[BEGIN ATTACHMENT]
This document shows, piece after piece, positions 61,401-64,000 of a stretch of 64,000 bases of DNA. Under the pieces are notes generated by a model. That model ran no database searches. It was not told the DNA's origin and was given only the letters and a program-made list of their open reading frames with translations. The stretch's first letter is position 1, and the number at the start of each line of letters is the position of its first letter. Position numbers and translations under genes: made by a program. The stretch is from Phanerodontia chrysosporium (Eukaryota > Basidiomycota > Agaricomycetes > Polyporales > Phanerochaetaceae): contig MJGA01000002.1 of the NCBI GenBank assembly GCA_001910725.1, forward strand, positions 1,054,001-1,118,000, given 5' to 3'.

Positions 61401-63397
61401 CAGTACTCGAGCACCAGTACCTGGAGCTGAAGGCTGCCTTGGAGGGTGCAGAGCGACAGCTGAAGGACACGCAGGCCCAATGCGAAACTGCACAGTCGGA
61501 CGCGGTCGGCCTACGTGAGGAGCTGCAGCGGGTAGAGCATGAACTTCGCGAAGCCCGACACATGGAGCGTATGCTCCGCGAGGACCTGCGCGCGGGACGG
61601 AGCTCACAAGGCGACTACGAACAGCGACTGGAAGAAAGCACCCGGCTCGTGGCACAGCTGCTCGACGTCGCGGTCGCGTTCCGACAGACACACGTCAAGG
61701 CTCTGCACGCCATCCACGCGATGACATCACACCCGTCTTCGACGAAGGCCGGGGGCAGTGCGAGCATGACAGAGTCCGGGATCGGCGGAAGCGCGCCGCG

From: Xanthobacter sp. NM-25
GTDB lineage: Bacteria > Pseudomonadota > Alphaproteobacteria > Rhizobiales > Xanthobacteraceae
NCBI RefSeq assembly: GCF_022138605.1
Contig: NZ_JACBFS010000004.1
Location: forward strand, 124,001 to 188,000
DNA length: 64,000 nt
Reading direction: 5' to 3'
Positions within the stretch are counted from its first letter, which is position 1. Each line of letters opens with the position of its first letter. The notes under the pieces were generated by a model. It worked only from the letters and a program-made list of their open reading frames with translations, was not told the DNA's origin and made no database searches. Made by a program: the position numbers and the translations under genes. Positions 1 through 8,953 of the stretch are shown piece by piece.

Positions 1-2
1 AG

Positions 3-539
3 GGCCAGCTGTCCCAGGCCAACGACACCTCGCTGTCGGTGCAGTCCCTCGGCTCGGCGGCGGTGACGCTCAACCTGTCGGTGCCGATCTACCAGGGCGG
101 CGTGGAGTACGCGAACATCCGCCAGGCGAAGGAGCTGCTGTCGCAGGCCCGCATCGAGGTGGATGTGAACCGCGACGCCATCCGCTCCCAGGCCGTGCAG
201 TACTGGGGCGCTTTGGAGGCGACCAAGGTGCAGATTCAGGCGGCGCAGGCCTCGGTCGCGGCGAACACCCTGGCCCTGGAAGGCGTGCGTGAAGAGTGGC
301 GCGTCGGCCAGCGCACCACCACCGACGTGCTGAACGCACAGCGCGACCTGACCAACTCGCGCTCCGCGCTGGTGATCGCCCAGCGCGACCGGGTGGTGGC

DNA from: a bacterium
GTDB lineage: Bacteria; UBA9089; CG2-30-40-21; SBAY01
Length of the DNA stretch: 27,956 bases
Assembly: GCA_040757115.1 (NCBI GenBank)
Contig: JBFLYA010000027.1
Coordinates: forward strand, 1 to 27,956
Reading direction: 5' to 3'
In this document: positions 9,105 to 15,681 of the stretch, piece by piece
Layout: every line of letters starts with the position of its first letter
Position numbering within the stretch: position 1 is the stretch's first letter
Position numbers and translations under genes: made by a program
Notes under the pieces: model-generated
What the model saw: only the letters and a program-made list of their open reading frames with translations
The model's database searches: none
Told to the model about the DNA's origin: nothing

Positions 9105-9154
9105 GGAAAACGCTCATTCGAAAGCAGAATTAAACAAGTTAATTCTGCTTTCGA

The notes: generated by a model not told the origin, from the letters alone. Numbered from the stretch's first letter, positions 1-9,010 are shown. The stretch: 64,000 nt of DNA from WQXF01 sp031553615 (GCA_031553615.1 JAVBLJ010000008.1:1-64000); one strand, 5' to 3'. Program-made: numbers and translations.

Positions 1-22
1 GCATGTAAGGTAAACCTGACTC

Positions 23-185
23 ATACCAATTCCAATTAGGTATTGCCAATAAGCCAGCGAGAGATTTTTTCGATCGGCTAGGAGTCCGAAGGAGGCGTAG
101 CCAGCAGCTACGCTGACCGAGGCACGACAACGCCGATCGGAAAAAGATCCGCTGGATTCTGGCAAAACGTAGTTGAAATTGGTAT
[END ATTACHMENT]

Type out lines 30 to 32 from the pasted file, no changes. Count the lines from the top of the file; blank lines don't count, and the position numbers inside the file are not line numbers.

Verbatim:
Layout: every line of letters starts with the position of its first letter
Position numbering within the stretch: position 1 is the stretch's first letter
Position numbers and translations under genes: made by a program